Bob Clarke’s 1965 MAD Zeppelin: The Assembly Continues Putting the Ship Together (Figures 4-7)
FIGURE 4: ATTACH DECK UNIT
Looking at the Deck and Hull Units, one can easily see that the outer edges of each part are mostly tabs and slots. Clarke chose not to include an illustrative figure to show these two parts connecting. We will never know why he thought the super-easy Figure 3 needed to be illustrated when I had major struggles putting the Deck Unit into and on the assembled Hull.
I think one difficulty for me was the fact that I made the color copies of the MAD Zeppelin with basic 20lb copy paper. TIP: At this point, I realized that I should have used a heavier stock of paper that was similar in weight to the paper stock of the original insert.
My copy Zeppelin felt very fragile at this stage of assembly, and it got more delicate and precarious for the final bits of assembly. TIP: I had to make the cuts on the tabs (Tabs P and Q) of the Hull and Deck deeper in order to make these pieces insert in a way that didn’t keep the deck from popping up and out. TIP: As you can see from my photos, I put small pieces of tape over the middle connections of these two parts. They kept popping out as I tried to work the end tabs. Not pretty, but it keeps things together.
Bob Clarke’s MAD Zeppelin: The Assembly Begins Putting the Balloon and Hull Units Together (Figures 1-3)
When the 1965 Worst From MAD No. 8 copy arrived in the mail, I went over to the copier machine at work to make copies of Bob Clark’s MAD Zeppelin insert. I didn’t put much thought into how to make copies. Fortunately, Clarke made all the parts one-sided with perforations that could be folded over to make a second side. I quickly realized that I would have to push the spine of the MAD down a bit to get the parts closest to the gutter to lie flat for the copy.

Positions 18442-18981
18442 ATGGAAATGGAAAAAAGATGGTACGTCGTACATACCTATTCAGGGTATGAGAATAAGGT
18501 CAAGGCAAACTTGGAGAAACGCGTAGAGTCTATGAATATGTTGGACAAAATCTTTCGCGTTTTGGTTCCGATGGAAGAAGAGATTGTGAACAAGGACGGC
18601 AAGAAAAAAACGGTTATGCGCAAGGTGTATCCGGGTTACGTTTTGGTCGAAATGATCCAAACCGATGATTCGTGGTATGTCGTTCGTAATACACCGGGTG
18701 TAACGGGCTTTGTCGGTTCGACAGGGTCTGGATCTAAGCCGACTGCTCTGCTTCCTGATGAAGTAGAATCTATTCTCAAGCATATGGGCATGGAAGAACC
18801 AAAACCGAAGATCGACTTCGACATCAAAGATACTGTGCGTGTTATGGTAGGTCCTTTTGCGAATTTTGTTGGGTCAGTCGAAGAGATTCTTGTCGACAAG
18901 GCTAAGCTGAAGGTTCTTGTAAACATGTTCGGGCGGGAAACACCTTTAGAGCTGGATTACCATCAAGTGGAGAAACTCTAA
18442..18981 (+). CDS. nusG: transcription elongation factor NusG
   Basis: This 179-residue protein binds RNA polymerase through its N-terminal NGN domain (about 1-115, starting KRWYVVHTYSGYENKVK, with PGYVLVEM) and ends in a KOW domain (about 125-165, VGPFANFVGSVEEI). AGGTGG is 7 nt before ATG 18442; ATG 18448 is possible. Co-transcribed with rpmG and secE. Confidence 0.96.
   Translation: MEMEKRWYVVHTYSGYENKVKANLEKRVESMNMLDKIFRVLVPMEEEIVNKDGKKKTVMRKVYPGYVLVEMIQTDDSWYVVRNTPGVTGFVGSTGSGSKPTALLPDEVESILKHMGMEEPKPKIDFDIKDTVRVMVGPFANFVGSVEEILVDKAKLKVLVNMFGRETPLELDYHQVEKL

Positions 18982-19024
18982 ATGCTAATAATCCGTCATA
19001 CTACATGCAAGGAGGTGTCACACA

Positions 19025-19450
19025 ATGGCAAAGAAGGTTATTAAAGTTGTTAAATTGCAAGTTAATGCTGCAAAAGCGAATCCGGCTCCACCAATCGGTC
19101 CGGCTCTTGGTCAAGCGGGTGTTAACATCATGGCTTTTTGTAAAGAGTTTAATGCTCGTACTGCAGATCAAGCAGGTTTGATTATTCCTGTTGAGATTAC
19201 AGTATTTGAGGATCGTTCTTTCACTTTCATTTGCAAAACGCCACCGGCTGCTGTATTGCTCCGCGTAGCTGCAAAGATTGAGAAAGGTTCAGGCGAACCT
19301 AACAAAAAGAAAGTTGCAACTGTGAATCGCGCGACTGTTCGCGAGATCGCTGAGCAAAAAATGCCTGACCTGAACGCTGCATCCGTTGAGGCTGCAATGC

Yikes! This pushing caused some of the die-cut parts to partially come unattached. There goes a possible grade-reducing defect. Even with moderate pushing, the color copies had a perspective”smear” near the gutter at the magazine’s spine. This can easily be seen in the photo showing most of the Zeppelin’s Balloon Unit (Clarke chose to capitalize the word Zeppelin and its smaller parts throughout his instructions). Look at both parts labelled Tab A and you can see the difference.
I wondered if this would cause the MAD Zeppelin assembly to be a bit off. Since the Balloon was Figure 1 of Clarke’s instructions, I hoped it wouldn’t come out too bad. As we shall see, another part caused the biggest headache, and it wasn’t smeared in the gutter.
Thus brewed a perfect storm for a geek collector. First, I went online to see if anyone had posted scans of the parts. I also searched for modern photographs of Clarke’s Zeppelin totally strung and assembled. I couldn’t find anything online, but did discover a world of paper object and model making. Cool, but, wow, the Internet had zero MAD Zeppelin images or how-tos. Guess that means I’m buying an expensive intact copy of the ’65 Worst From special and making color copies.